After several weeks of disappointing polling results, the Republican presidential debate was an important moment for Rep. Michele Bachmann.
During the event, Bachmann’s rhetoric focused on job creation and the economy. PoliGraph took a look at four of her statements, and found a mixed bag of true, false and misleading claims.
The Claim: The non-partisan Congressional Budget Office said that the new health care law is a job-killer.
The Facts: Bachmann’s talking about a CBO report that estimated roughly 800,000 people would leave the workforce to take advantage of new coverage options offered in the health care overhaul that don’t require working.
Bachmann gets her number right. But her claim implies that all those people will be fired because of the new law, which is not the case.
PoliGraph said that claim is misleading.
The Claim: The new health care bill took over one-sixth of the American economy.
The Facts: According to the Centers for Medicare & Medicaid Services, the health care industry comprises roughly one-sixth of the economy. So, Bachmann’s statement implies that the new health care law took over the entire industry.
The Pulitzer Prize winning site PolitiFact gave a similar claim from the Florida Republican Party a Pants on Fire.
PolitiFact sums up its reasoning this way: The plan would expand the government’s role in the health care system, but it also would continue to rely on private insurers. Furthermore, for those who can’t get coverage, the bill would create a marketplace for people to get private insurance.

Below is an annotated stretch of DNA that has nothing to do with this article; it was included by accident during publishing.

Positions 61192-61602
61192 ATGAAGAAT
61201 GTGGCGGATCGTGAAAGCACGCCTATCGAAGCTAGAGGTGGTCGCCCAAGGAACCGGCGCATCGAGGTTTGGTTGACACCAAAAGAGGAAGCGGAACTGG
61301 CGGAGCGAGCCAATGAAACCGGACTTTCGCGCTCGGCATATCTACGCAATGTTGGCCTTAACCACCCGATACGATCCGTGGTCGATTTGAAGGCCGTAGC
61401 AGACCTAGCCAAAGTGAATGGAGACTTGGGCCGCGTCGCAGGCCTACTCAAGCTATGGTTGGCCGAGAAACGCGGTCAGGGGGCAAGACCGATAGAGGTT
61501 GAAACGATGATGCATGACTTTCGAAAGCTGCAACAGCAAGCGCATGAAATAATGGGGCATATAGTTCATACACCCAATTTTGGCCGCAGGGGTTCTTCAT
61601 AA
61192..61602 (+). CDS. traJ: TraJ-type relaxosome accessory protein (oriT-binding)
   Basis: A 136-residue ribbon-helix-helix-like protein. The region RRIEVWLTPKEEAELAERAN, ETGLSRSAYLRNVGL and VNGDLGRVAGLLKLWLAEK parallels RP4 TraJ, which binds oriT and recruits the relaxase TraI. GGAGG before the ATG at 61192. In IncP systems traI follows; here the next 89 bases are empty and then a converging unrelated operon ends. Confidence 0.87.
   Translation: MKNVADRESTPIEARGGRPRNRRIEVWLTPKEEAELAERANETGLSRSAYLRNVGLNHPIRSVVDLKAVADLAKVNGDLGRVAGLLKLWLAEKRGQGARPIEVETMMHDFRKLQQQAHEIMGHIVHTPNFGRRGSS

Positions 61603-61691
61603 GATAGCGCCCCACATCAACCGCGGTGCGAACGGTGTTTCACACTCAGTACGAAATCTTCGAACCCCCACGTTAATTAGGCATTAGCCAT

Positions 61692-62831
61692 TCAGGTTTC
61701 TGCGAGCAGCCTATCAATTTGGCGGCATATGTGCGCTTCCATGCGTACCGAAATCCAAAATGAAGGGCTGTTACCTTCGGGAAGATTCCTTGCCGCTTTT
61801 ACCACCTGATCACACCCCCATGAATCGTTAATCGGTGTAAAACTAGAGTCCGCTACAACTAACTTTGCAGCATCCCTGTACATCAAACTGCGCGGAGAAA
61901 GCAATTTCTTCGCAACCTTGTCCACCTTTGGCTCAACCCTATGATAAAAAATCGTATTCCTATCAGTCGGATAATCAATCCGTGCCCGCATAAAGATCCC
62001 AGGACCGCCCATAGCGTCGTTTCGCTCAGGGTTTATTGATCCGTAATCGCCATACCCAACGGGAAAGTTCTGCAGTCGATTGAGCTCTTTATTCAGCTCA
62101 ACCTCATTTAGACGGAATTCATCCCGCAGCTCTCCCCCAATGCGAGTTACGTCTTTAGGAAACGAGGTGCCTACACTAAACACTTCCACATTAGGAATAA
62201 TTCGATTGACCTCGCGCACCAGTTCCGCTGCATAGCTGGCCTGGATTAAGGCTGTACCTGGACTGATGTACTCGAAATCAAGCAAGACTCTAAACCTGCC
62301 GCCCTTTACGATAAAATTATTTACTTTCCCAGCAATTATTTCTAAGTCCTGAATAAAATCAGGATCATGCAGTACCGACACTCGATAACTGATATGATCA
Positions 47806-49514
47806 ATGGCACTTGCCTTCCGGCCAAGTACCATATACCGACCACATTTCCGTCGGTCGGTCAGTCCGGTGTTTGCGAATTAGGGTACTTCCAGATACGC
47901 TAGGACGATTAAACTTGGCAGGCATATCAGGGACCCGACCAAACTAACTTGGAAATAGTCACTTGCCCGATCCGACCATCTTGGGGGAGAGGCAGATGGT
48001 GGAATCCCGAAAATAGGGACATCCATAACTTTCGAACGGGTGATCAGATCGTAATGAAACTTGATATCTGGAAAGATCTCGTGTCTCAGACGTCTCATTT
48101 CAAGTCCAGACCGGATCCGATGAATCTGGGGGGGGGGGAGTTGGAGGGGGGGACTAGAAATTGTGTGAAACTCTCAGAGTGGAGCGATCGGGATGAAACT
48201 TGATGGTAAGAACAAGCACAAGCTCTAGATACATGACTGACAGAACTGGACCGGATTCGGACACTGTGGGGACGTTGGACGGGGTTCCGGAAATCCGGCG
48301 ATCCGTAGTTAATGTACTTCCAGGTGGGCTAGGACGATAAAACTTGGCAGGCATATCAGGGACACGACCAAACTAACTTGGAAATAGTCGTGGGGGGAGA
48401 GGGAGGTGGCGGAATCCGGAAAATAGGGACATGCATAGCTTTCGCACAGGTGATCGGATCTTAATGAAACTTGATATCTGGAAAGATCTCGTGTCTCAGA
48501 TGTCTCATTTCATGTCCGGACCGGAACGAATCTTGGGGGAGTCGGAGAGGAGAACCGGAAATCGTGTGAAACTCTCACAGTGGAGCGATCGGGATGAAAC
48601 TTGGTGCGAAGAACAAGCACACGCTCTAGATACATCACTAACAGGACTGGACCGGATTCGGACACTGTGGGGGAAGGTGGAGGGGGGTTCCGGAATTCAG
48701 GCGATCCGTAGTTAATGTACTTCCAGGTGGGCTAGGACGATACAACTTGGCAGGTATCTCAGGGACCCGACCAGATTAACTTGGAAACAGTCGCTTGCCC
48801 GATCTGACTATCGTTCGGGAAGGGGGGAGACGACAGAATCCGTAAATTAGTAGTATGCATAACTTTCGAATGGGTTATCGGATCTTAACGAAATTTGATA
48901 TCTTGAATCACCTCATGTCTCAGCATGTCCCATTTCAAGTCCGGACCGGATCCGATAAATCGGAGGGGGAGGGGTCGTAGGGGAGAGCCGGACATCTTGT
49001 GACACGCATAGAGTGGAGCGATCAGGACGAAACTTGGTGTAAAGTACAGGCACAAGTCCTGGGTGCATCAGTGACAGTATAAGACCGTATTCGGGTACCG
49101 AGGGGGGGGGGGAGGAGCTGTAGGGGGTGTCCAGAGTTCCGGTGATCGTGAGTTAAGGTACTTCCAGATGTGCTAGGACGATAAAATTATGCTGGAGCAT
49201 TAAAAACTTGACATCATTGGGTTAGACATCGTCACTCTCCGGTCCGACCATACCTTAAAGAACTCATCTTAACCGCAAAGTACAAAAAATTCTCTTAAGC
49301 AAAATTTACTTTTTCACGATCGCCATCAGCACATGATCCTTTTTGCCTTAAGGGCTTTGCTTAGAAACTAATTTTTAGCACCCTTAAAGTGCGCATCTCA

Bachmann’s claim is false.
The Claim: Bachmann said she was the first person to introduce a repeal of the health care law.
The Facts: The House of Representatives passed the health care law on March 21, 2010.
The following day, Bachmann announced legislation that would eliminate the new law.
Her claim is accurate.
The Claim: Gas was less than $2 a gallon before Obama took office.
The Facts: Recently, Bachmann promised to bring the cost of a gallon of gas below $2 a gallon if she becomes president – roughly the same cost of a gallon of gas in the months before Obama took office.
During the debate, Bachmann again cited that fact, and said she wanted to lower the cost of gas. But she fell short of saying she’d shoot for $2 a gallon. Indeed, her talking point has been criticized for leaving out the important point that gas was cheap in the months leading up to Obama’s inauguration because of the recession. Economic activity was at a low point, and as a result, so was fuel consumption.
Listen to reporter Catharine Richert discuss Bachmann’s claims with MPR’s Cathy Wurzer on Morning Edition: